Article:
How to measure product engagement - 6 steps
Understanding how users make use of your product is great. But to improve engagement, you need to have some metrics that you can track over time. The steps below will help you take those measurements and understand what the data is telling you.
1. Set up product analytics
There are several great, free, tools you can use to keep track of analytics for your SaaS business. Almost everyone knows of Google Analytics, which is a great tool for tracking basic website information. Our own ProfitWell Metrics is another free option that's designed specifically for SaaS and subscription services. Metrics has an add-on feature called Engagement that will let you better track user engagement; this includes the effects of engagement on revenue. With ProfitWell Engagement, you'll be able to better predict which customers are at risk of churning.
2. Discover the most important metrics to keep track of
Depending on your business the metrics you need to track will vary; however, Between Google Analytics and ProfitWell Metrics, you'll find no shortage of metrics to be tracked. While most of them are going to be useful in some way, focusing your product engagement efforts on the most relevant metrics is important. The metrics listed below are generally a good start to gathering meaningful data about your product's engagement.
- Active users (DAU, WAU, MAU) - Daily, weekly, and monthly active users give you important information about who is using your product and when. If you have a lot of customers, but only a small percentage are regularly engaged with the product, then you've got trouble.
- Conversion rates - What percentage of people are signing up for a free trial, or upgrading to a paid tier or higher-priced plan? This lets you know whether customers see value in your product. If they aren't, your engagement numbers will suffer.
- Customer retention / Churn - These two metrics are flip sides of the same coin. Customer retention tells you what percentage of new customers stick around for a given length of time, and churn tells you how many customers leave over a given time period. See more about retention in the next section.
3. Measure product engagement score (PES)
In this case, PES is perhaps the most important metric to keep track of. So much so that tracking it gets its own section in our steps. Your PES is a combination of three factors: stickiness, feature adoption, and retention.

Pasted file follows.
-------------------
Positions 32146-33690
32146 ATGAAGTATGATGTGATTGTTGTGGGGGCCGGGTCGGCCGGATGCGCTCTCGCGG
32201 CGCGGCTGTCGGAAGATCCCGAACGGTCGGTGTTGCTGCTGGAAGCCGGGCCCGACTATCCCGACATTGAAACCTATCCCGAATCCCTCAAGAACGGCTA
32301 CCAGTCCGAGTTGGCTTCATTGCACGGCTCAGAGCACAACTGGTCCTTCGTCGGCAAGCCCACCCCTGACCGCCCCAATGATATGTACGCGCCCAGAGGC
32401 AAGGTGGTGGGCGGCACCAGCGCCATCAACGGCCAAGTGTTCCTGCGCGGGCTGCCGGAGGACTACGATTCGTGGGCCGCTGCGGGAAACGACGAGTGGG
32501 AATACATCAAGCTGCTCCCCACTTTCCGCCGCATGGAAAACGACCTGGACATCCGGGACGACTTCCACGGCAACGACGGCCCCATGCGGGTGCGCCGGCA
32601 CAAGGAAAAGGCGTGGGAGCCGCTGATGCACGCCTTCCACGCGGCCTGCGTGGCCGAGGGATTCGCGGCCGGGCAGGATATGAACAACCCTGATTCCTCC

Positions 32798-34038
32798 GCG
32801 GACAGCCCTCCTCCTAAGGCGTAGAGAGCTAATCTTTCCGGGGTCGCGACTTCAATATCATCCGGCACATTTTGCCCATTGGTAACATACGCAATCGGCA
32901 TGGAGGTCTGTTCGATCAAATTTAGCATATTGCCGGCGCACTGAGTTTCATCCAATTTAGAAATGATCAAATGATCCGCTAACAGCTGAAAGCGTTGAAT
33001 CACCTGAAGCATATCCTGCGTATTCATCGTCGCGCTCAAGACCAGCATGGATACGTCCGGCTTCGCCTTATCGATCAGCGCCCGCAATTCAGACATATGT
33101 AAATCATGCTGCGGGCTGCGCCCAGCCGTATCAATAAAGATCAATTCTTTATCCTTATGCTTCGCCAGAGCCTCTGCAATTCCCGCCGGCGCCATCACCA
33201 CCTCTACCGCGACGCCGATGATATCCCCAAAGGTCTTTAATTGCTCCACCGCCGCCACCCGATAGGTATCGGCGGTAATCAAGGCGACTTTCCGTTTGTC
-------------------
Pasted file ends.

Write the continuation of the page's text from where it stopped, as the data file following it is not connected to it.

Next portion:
- Stickiness - This is the percentage of your users that come back every day, or every week. You can choose either time period for tracking this metric, just be sure to use it consistently.
- Feature adoption - A lot of your features may go unused. By tracking which of them sees the most usage by the most customers, say 80%, you'll be able to determine which features are most popular.
- Retention - This is the number of users who are still around after a period of time. Three months is a good starting point, though, like the other factors, you can choose whatever value you want as long as you stick with it.
4. Detect problem areas
Now that you're armed with data, it's time to figure out the factors that are preventing your product engagement from being as good as it can be. Is your new feature slow to be adopted? Are you not converting as many customers as you could be? Is churn happening much quicker than you'd like? All of the metrics you've tracked can be improved, but focusing on the problem areas first will yield more productive results.
5. Construct a hypothesis
Finding the problem is relatively easy; figuring out the cause of it can be more difficult. Low retention and low conversions may go hand and hand. If your marketing department isn't doing a good job of conveying, and repeating your value proposition, both metrics can suffer. You can guess whether a feature simply isn't liked or isn't promoted or explained enough by looking at the performance of similar features with the right CRO tools. The reasons each of these metrics are low will vary from business to business, but the data should guide you in the general direction of the problem.
6. Track and Measure results
You can't just assume your hypothesis is correct. Nor can you assume your efforts at improving product retention are successful. One of the primary reasons for tracking metrics in the first place is to measure progress over time. This will help you know whether your improvements are working, which in turn will help you confirm or eliminate a hypothesis. ProfitWell Engagement makes this easy by giving you a laser focus on engagement metrics and how they relate to your revenue and customer segments.